A population-based study of outcomes from thyroidectomy in aging Americans: at what cost?

Department of Surgery, Yale University School of Medicine, New Haven, CT 06520, USA.
Journal of the American College of Surgeons (Impact Factor: 4.45). 06/2008; 206(3):1097-105. DOI: 10.1016/j.jamcollsurg.2007.11.023
Source: PubMed

ABSTRACT We wanted to evaluate clinical and economic outcomes after thyroidectomy in patients 65 years of age and older, with special analyses of those aged 80 years and older, in the US.
This was a population-based study using the Healthcare Cost and Utilization Project Nationwide Inpatient Sample, 2003-2004, a national administrative database of all patients undergoing thyroidectomy and their surgeon providers. Independent variables included patient demographic and clinical characteristics and surgeon descriptors, including case volume. Clinical and economic outcomes included mean total costs and length of stay (LOS), in-hospital mortality, discharge status, and complications.
There were 22,848 patients who underwent thyroidectomies, including 4,092 (18%) aged 65 to 79 years and 744 (3%) 80 years of age or older. On a population level, patient age is an independent predictor of clinical and economic outcomes. Average LOS for patients 80 years and older is 60% longer than for similar patients 65 to 79 years of age (2.9 versus 2.2 days; p < 0.001), complication rates are 34% higher (5.6% versus 2.1%; p < 0.001), and total costs are 28% greater ($7,084 versus $5,917; p < 0.001). High-volume surgeons have shorter LOS and fewer complications but perform fewer thyroidectomies for aging Americans; although they do nearly 29% of these procedures in patients younger than 65 years, they do just 15% of thyroidectomies in patients 80 years and older and 23% in patients 65 to 79 years.
On a population level, clinical and economic outcomes for patients 65 years and older undergoing thyroidectomies are considerably worse than for similar, younger patients. The majority of thyroidectomies in aging Americans is performed by low-volume surgeons. More data are needed about longterm outcomes, but increased referrals to high-volume surgeons for aging Americans are necessary.

  • Annals of Surgical Oncology 06/2014; · 3.94 Impact Factor
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    ABSTRACT: It was with great interest that we read the editorial by Dr. Julie Ann Sosa, “What’s Old is New Again,” which reviews our recent publication ‘Total thyroidectomy is associated with increased risk of complications for low- and high-volume surgeons,’’ in the current issue of Annals of Surgical Oncology.1Dr. Sosa has been a pioneer in the field of endocrine surgery and has paved the way for studies examining the relationships between volume and outcomes such as ours.We agree with Dr. Sosa that the relationship between provider volume and improved patient outcomes is not a novel discovery and has been demonstrated for a number of operations. With regard to thyroid surgery, these relationships have been demonstrated in both pediatric and geriatric thyroid patients.2–6Our study confirms previous findings as Dr. Sosa suggests, and it is currently the largest study of its kind. The fact that it confirms previous findings suggests that such findings are reproducible, and this should not be felt ...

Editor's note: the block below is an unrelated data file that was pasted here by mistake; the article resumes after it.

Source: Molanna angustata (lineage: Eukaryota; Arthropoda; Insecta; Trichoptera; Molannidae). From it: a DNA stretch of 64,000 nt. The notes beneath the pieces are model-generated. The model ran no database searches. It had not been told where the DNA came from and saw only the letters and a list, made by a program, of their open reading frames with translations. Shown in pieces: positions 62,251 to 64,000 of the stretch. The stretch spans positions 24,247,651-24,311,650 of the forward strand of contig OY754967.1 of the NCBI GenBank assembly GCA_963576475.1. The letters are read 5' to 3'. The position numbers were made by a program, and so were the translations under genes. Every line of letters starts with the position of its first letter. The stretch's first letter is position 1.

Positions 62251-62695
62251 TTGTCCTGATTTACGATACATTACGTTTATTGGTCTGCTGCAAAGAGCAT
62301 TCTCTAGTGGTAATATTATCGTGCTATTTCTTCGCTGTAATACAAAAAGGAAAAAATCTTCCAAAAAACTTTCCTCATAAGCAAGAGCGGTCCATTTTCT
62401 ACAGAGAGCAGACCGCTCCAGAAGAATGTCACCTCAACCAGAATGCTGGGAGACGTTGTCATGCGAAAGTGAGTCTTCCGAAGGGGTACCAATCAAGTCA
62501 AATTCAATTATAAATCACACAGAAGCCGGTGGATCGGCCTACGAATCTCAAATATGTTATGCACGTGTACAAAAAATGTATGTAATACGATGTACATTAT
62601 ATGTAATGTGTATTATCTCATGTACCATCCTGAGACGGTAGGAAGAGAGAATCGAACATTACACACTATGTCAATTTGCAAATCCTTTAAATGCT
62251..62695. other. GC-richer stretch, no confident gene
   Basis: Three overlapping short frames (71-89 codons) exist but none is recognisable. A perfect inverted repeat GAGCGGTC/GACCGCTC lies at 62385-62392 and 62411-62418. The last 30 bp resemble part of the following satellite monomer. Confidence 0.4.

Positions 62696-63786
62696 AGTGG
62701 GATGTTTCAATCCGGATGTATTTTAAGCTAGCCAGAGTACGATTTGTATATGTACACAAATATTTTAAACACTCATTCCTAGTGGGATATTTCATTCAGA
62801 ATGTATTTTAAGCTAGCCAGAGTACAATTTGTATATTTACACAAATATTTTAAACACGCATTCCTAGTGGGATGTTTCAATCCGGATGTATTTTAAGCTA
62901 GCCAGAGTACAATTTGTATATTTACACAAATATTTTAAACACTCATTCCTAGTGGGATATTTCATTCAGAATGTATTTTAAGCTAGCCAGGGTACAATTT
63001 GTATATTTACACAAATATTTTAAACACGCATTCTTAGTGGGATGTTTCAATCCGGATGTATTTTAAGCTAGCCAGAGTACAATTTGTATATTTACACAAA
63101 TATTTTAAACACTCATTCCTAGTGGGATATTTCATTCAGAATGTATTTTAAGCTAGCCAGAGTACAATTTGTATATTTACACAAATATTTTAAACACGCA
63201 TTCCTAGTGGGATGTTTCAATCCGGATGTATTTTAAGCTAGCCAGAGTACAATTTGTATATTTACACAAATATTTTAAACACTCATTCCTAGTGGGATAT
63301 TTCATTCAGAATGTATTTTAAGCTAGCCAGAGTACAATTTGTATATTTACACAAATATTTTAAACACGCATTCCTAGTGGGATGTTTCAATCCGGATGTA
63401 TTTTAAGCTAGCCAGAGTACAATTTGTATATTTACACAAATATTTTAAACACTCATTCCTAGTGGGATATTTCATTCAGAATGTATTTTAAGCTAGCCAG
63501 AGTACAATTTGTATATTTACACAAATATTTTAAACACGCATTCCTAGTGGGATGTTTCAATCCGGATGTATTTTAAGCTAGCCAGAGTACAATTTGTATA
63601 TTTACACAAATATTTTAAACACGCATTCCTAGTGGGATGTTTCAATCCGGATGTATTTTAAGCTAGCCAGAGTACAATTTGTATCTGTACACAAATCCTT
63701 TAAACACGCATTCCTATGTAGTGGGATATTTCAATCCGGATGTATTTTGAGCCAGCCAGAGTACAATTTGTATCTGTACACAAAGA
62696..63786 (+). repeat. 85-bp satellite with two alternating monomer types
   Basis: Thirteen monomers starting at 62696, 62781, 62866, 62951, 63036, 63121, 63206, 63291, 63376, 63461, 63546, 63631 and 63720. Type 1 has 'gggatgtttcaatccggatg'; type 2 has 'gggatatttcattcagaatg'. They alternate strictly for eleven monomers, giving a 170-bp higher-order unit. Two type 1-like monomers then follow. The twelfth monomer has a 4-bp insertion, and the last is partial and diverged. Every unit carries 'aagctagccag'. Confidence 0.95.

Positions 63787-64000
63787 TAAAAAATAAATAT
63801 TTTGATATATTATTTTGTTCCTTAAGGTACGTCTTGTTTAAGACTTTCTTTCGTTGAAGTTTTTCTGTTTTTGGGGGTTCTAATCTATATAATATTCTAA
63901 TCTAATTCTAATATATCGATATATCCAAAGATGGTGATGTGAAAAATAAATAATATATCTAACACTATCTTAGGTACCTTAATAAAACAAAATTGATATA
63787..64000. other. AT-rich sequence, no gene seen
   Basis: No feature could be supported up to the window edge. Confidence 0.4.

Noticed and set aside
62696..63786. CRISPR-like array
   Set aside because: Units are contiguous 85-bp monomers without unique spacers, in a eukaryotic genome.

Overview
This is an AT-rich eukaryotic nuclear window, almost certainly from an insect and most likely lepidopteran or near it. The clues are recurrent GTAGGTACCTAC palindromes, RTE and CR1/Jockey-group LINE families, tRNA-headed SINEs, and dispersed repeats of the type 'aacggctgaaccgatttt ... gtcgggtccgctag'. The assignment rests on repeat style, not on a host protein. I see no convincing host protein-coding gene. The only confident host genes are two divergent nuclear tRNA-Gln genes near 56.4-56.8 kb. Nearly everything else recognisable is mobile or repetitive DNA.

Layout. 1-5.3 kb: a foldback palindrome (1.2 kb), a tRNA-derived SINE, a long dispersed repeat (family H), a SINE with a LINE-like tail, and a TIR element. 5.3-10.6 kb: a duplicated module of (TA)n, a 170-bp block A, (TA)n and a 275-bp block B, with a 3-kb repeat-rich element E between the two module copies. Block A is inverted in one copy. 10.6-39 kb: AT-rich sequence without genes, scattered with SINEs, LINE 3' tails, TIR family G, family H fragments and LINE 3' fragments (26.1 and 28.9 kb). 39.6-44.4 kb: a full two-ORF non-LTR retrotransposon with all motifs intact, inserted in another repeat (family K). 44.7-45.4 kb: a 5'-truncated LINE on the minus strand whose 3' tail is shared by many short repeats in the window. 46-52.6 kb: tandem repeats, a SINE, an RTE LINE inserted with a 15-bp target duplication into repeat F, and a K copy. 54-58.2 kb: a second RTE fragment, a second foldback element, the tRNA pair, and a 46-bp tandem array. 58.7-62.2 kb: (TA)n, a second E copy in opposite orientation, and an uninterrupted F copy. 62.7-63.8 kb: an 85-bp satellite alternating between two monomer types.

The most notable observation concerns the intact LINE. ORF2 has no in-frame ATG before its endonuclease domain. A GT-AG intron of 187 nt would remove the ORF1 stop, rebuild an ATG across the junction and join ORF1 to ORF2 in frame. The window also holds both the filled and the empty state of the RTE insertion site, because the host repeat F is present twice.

Annals of Surgical Oncology 11/2014; 21(12). · 3.94 Impact Factor
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    ABSTRACT: Objective: The incidence of and risk factors for hypocalcemia following thyroidectomy were evaluated in this study. Material and Methods: One hundred and ninety thyroidectomy patients were evaluated retrospectively for factors that might contribute to postoperative hypocalcemia; age, hyperthyroidism, malignancy, the extent of surgery (total/near total/subtotal thyroidectomy), cervical lymph node dissection, and incidental parathyroidectomy. Results: The rate of transient hypocalcemia/hypoparathyroidism was 19.47%, with a permanent hypoparathyroidism rate of 4.74%. Factors affecting the development of transient hypocalcemia were found as being operated for hyperthyroidism, and use of total thyroidectomy as the surgical method. Total thyroidectomy increased the risk of postoperative hypocalcemia by 3.16 fold. Patients undergoing operations for hyperthyroidism had a 2.3 fold increase, and those undergoing total thyroidectomy had a 3.16 fold risk of postoperative hypocalcemia. Conclusion: Hyperthyroidism surgery and total thyroidectomy lead to a higher risk of developing early postoperative or transient hypocalcemia. According to our results, no significant relationship could be established between any of the study parameters and persistent hypocalcemia. Key Words: Thyroidectomy, transient hypocalcemia, permanent hypoparathyroidism, risk factors
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